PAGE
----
One of my favorite professors in divinity school said during one of his lectures on Isaiah: “If you want to become a better preacher, become a deeper person.” I’ve never forgotten that line. Over the decades it has grown in significance as new insights and people continue to shape the development of my character.
None of us is born with depth of character. Babies in a maternity unit aren’t known for their care and interest in other people, their commitment to important values, or their quiet mind for serving the Lord. We cultivate depth over time, usually thanks to certain people who influence us in notable ways.
In my case, one figure has influenced my pastoral life and mind more profoundly than any other. Here’s a quick sketch of three lessons I’ve learned from this man, shared in the hope that they might connect with some dimensions you may be cultivating in your own life.
First, the kind of person we are at the center determines everything else about us. The choices, commitments, and decisions we make stem from who we are from the inside out. If there is no center, this friend often declared, there is no circumference either. Life becomes a drifting enterprise with no sustaining purpose. It may be possible to fake a rich inner life supposedly centered on God, but only for a short period of time. Eventually, the paltry character of that life will emerge. Even if we worship politely and behave correctly, the nature of our lives will end up anemic and trivial if we move God to the margins.
Second, I learned from this person never to look for shortcuts when seeking to be the kind of person God desires us to be. To know Christ as a living presence in our own lives requires a long and patient obedience. God-chatter that sounds vaguely religious won’t create intimacy with God. Nor will superficial pieties that seek to extract something from God. It’s only when we join our sin and ignorance to God’s work of shaping salvation that we discover intimacy with God as a way of life.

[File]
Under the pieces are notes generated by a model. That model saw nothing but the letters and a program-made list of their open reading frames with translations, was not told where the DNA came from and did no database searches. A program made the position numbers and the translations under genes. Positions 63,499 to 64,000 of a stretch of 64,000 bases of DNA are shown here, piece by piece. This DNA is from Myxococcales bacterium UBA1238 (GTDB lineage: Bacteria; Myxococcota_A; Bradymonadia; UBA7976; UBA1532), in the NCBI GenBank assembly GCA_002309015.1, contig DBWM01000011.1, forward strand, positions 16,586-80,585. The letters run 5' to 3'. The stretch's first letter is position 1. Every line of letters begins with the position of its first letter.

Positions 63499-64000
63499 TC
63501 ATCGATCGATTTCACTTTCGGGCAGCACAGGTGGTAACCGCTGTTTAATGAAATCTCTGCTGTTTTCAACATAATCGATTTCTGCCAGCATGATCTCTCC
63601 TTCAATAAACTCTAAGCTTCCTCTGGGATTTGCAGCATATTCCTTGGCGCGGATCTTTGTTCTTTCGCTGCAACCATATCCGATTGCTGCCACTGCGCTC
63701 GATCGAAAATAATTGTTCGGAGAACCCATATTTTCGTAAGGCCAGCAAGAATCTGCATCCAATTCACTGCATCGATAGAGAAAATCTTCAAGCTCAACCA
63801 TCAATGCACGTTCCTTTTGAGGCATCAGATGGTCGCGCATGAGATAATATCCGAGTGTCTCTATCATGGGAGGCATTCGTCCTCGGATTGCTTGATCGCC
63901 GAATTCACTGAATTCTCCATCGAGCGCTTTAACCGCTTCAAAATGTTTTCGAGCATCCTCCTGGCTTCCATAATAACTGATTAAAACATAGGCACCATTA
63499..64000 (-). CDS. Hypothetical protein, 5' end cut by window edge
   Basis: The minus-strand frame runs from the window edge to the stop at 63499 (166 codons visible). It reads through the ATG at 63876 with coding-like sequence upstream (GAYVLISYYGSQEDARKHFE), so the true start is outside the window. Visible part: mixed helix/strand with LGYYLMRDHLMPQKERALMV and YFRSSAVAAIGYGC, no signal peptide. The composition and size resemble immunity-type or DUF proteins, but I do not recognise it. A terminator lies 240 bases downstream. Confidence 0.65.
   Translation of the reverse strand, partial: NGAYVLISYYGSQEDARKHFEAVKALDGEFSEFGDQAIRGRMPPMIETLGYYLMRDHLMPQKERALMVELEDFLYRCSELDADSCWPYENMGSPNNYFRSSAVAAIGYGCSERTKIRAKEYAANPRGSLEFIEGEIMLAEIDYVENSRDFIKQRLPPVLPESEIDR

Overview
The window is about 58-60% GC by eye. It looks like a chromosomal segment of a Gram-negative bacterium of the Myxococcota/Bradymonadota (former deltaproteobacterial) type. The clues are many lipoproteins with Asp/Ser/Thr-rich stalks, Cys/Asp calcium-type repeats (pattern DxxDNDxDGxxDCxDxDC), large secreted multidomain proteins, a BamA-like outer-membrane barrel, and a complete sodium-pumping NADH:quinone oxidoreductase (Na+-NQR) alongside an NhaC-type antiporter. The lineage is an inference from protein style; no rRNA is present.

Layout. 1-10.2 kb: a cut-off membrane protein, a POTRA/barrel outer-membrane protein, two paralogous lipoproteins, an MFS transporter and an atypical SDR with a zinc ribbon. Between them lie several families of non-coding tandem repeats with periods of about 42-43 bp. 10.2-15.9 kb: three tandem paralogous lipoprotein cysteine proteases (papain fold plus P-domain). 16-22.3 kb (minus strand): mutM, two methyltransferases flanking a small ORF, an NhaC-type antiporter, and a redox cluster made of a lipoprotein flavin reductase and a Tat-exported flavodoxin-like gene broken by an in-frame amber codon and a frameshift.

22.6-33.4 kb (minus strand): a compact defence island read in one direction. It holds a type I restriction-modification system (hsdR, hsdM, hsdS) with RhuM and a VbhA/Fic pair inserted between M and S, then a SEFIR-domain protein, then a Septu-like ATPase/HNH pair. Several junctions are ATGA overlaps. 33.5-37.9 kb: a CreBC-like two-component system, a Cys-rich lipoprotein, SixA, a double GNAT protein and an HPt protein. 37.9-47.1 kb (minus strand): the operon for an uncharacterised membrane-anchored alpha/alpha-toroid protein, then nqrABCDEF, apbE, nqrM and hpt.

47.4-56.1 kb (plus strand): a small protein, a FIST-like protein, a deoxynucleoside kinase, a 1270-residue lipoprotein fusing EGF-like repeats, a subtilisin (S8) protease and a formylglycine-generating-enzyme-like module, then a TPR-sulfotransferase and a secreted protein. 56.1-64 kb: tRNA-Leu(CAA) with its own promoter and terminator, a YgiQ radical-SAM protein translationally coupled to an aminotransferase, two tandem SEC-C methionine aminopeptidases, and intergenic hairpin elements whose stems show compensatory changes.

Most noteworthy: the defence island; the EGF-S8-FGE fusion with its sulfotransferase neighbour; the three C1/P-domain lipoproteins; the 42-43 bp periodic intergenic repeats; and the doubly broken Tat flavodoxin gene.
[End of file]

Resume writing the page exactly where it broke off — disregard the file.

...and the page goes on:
Finally, I learned that there’s no wholeness to life until we let go of the idea that the Christian life is a self project. Although the spirituality of me, or selfism as this mentor calls it, is rampant in our do-it-yourself culture, abundant life comes only when we embrace community. We should pray that we might eventually get so fed up with our own self-importance that we end up following the One who can help us think more generously about others than ourselves.
The man to whom my life and pastoral imagination are so indebted is Eugene Peterson, who was equal parts pastor, poet, and friend to everyone he met in person or on the page. Blessed with a soft, raspy voice and a huge smile that made his eyes squint, Eugene had gravitas. His spiritual life was as deep and anchored as any I’ve ever encountered. Was he born that way? I doubt it. He was graced in untold ways by mentors along his path, and by a God who helped him become all that he had it in him to be. Delight in the resurrection, Eugene. Thanks for your humble example.